New York Fashion Week Roundup, Part 2: Anna Sui, Jeremy Scott, and Rodarte

New York Fashion Week Roundup, Part 2

I have loved Anna Sui since I was a kid in the ‘80s. At the time, there were no other Asians in fashion for me to look up to; naturally, I copied her signature bold red lipstick and her thick swipe of black eyeliner (still do!). This woman hasn’t stopped encouraging individuality and celebrity uniqueness since back then. At her Spring ’15 show, she told me with some wistfulness that everything is the same these days, with the same stores in every mall featuring the same clothes and the same styling mirroring. To depart from the norm, Anna wanted to create a fantasy this season.

So she took us away on a groovy, intergalactic, rockabilly, retro-fabulous space odyssey. My verdict? Anna can play spaceship captain anytime! Trippy floral prints, elements of shine courtesy of textural metallic finishes and glossy velvet, and crochet and fringe galore plus babydoll dresses, chunky star and moon pendants, very un-businesslike shorts suits, and plenty of kimono-inspired layers perfect for capturing a breeze (perhaps while you dance in a meadow under the midnight moon): when Anna unites quintessential, almost cliché Woodstock style with a spot-on ‘90s attitude, it feels as natural as her models’ unfussy, center-parted long hair.

New York Fashion Week Roundup, Part 2

New York Fashion Week Roundup, Part 2

What happens when you mix the pasties-wearing pop star who can’t stop and the designer who’s brought fast food to high fashion? With Miley Cyrus in the mix at Jeremy Scott’s Spring ’15 show (they collaborated on an accessories and art collection aptly titled “Dirty Hippy”), the moods – and the looks – were as hyperactive, Day Glo-colorful, ‘90s-nostalgic, and happily childlike as you would expect. Thanks to a palette heavy on lime green, hot orange, and artificially sweetened pink, club-kid Jeremy’s runway turned into an explosion of unisex ponchos, floral Doc Martens, stripes stolen right out of your old Delia’s catalog, patchwork babydoll dresses, and even blatant Shrek references (yes, as in the charming green ogre).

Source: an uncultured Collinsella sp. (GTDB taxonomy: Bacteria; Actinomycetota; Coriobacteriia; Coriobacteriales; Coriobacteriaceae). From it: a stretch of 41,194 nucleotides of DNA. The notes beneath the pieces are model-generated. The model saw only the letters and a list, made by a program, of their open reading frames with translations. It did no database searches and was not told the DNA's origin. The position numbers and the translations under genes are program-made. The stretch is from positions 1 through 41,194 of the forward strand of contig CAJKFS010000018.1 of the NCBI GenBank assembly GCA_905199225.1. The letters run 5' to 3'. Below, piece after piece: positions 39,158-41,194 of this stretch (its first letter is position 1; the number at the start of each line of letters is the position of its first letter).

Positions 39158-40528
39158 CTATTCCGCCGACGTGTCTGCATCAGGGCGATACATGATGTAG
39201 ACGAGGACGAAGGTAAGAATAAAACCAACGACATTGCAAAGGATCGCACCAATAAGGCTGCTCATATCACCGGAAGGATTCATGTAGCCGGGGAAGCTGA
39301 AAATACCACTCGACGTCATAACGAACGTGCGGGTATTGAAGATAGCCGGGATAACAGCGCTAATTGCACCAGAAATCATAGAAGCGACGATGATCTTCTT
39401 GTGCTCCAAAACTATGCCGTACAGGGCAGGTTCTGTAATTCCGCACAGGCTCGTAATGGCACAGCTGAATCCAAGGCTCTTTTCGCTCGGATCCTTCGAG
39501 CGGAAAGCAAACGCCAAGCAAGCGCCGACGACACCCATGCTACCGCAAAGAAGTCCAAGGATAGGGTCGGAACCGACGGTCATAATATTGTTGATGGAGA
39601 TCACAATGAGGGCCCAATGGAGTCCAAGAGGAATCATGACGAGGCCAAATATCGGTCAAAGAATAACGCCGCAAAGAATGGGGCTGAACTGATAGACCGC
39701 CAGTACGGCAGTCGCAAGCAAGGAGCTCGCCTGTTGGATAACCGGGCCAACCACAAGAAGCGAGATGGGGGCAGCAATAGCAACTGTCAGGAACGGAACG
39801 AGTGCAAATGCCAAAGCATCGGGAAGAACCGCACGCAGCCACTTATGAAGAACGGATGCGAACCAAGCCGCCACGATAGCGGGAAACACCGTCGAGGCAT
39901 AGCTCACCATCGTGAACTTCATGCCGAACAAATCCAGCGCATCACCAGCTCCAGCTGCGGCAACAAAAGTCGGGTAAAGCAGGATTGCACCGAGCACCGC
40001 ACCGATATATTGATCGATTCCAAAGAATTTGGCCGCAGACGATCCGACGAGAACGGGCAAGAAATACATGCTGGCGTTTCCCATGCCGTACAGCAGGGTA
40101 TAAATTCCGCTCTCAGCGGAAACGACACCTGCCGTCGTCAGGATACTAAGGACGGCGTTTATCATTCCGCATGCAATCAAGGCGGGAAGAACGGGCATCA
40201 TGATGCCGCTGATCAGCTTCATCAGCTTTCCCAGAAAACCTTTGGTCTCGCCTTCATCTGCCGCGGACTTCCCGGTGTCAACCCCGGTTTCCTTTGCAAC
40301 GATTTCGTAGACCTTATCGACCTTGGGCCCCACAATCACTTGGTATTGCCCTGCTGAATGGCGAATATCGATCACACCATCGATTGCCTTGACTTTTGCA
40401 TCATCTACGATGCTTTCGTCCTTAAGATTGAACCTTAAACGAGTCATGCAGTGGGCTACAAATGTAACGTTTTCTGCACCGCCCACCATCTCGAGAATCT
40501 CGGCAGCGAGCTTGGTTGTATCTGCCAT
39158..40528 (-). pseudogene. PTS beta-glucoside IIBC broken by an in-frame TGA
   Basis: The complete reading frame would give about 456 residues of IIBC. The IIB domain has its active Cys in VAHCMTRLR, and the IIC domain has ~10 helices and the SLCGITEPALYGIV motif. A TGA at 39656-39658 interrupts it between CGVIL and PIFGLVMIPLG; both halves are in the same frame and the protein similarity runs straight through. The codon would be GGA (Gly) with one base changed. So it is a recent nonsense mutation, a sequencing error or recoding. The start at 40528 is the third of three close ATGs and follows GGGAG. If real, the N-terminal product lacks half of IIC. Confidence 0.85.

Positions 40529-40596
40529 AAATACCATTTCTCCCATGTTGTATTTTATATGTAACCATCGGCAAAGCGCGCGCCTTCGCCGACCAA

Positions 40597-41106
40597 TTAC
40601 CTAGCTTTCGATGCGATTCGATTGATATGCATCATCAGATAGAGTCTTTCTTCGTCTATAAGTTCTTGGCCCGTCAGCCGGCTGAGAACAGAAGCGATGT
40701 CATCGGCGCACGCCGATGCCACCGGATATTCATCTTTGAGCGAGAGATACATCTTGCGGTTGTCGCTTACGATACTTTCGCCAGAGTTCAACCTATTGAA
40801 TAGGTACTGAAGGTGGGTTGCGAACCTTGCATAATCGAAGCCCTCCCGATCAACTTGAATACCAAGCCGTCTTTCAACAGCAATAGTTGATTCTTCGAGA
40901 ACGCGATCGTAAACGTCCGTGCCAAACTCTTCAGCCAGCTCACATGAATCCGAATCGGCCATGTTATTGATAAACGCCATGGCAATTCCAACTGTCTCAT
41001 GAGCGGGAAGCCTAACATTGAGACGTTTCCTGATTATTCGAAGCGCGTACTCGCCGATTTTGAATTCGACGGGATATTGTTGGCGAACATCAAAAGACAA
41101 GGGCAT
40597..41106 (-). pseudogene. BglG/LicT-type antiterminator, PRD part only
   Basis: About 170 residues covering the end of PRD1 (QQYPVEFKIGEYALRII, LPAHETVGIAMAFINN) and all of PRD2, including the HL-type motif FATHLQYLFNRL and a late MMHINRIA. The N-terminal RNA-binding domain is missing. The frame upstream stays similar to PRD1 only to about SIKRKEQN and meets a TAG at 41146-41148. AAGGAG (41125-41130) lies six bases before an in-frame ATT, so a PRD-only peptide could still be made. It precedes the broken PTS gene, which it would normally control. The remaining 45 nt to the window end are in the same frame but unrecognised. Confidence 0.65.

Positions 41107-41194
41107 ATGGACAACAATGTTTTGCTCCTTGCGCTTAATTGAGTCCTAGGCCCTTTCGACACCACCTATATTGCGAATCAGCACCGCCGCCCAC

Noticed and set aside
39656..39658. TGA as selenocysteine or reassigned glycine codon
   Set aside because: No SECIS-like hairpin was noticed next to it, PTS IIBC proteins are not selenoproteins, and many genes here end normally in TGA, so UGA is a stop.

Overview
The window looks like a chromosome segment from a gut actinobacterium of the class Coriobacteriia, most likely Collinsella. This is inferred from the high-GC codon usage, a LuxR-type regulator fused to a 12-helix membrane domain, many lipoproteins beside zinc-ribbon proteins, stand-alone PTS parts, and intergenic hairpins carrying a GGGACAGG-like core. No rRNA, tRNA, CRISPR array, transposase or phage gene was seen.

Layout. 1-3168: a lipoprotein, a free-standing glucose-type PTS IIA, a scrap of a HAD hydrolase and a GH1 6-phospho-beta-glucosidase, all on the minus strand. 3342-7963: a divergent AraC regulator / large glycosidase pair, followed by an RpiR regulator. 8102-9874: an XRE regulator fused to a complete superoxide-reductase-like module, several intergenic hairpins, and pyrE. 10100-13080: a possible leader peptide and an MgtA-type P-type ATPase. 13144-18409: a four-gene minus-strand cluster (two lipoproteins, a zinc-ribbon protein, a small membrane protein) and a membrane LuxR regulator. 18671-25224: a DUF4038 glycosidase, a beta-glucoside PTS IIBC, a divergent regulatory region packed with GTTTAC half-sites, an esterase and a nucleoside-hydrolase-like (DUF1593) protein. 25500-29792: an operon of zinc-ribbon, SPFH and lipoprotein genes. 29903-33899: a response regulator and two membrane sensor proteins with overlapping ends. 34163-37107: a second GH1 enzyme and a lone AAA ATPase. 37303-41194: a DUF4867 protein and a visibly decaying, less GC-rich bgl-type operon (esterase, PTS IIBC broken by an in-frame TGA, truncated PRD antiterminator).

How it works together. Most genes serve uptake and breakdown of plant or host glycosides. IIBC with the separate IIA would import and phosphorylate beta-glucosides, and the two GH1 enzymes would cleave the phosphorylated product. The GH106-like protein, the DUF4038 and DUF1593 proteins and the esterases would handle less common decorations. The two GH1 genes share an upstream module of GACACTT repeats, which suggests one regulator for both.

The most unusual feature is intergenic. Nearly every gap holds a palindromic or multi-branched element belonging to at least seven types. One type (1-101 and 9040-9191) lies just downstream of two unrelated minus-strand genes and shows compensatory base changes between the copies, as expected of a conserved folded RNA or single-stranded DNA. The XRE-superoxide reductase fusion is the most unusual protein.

Think Burning Man, think Dazed and Confused on psychedelics, think acid and ecstasy (not the “molly” of our current era), think kids gone crazy and teenagers running amok. If anyone can get away with shaggy skirts of faux fur, trinket-covered party hats, marble-print bike shorts, and a T-shirt that spells “Don’t Take Drugs” with all the irony an oversized tee can muster, it’s Jeremy Scott. Yes, everyone and their mother is referencing the 1990s this season. But at least when Scott does it, it makes you laugh. Will it make your mother laugh, though? Probably not so much.

New York Fashion Week Roundup, Part 2

New York Fashion Week Roundup, Part 2

You can always expect worlds to collide when the Mulleavy sisters put their mega-creative heads together. What you don’t expect is them to send wearable stuff that subscribes to current trends down their runways, which is exactly what they did this go-round. That’s not to say their aesthetic still doesn’t have lots of quirkiness and individuality; in the way Scott’s collection references the era of the moment, this collection just looks more “same” (to use Anna Sui’s word of choice) than usual.

But who doesn’t love a street-tough mermaid who’s been washed ashore? Don’t worry, there were swashbuckling pirate chicks to complement them, for a runway that was split between the tomboys and the femmes. Inspired by the tide pools in Monterey they used to visit as children, Kate and Laura presented collage-like dresses with ripped-to-shreds chiffon and bits of lace adorned with charms designed in collaboration with Swarovski (including custom Rodarte bottle caps and soda-can pull-tabs!), along with open-lace thigh-high boots, sleek skinny pants, saucily ruffled blouses, and military jackets topped with fishnet overlays. The aquatic-themed set emulated the glimmering Pacific Ocean with the help of 308 pounds of crystal, brought in and styled in commemoration of the 15th anniversary of the Swarovski Collective. With islands of glass and sea-tone stones in the background, the overall effect of the collection was dreamy and surreal yet also oddly accessible. While the dresses aren’t unlike top-notch art projects, the rest of the stuff is shockingly wearable.

New York Fashion Week Roundup, Part 2

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